Robotic reduction of complex joint fractures

Reduction of Complex Joint Fractures

Approximately 50,000 cases of lower leg fracture, including complex joint fractures, occur every year alone in England.

This result is borne out in the fact that 40% of all surgeons in the UK work in Trauma and Orthopaedics and that health care costs for bone fractures are continually increasing. Operative open-joint surgery is commonly performed to treat these fractures. In spite of its popularity, shortcomings of the method are an increased risk of infections and tissue failures after surgery.

A treatment alternative is to perform closed-joint reduction management where joint fragments are manipulated and fixated minimal invasively using small surgical tools and externally fixated thin wires to stabilise repositioned joint fragments.

Project aims

Supported by an EPSRC grant and in collaboration with leading Orthopaedic Surgeons in the UK as well as industrial collaborators in the area of image processing and real-time CT scanning the new project aims to develop a robotic surgical system that is capable to perform these complex minimal invasive surgeries semi-automatically under the supervision of a surgeon. Latest market research predicts that this technique will be a future standard in orthopaedic surgery to treat the growing number of lower leg and complex joint fractures with sufficient accuracy and within time/cost constraints.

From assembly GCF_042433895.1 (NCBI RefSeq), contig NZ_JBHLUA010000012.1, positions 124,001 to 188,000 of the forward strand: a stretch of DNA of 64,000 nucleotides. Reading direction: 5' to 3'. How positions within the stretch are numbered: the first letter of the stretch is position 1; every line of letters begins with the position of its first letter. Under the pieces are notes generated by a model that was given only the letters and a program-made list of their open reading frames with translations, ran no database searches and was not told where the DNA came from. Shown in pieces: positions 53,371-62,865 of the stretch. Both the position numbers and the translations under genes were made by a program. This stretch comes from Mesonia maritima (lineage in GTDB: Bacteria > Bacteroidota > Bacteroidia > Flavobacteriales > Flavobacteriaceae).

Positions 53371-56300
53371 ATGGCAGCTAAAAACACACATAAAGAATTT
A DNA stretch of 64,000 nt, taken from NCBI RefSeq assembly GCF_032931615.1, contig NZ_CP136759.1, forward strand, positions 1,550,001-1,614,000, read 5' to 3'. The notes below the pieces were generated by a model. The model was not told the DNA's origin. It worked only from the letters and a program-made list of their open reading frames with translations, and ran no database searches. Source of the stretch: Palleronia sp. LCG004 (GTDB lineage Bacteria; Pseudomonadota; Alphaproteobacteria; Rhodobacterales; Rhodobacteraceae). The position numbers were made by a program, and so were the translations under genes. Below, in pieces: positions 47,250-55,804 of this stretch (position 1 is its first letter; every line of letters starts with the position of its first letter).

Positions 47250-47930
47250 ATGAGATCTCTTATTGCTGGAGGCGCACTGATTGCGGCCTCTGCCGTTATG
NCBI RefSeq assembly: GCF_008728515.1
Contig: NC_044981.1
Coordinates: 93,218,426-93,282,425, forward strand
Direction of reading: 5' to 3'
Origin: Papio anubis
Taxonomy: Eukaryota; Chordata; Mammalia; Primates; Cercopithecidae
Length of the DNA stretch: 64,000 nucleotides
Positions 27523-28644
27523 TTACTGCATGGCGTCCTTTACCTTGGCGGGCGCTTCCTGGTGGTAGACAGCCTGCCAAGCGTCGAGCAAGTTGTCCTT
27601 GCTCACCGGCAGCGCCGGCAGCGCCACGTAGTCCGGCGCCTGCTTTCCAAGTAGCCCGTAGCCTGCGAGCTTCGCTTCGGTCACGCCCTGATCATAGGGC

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Theme Leader

Contact

Professor Sanja Dogramadzi
Bristol Robotics Laboratory,
University of the West of England,
Coldharbour Lane, 
Bristol,
BS16 1QD
Telephone: +44 (0)117 32 81301
E-mail: Sanja.Dogramadzi@uwe.ac.uk 

Page last updated 13 April 2017

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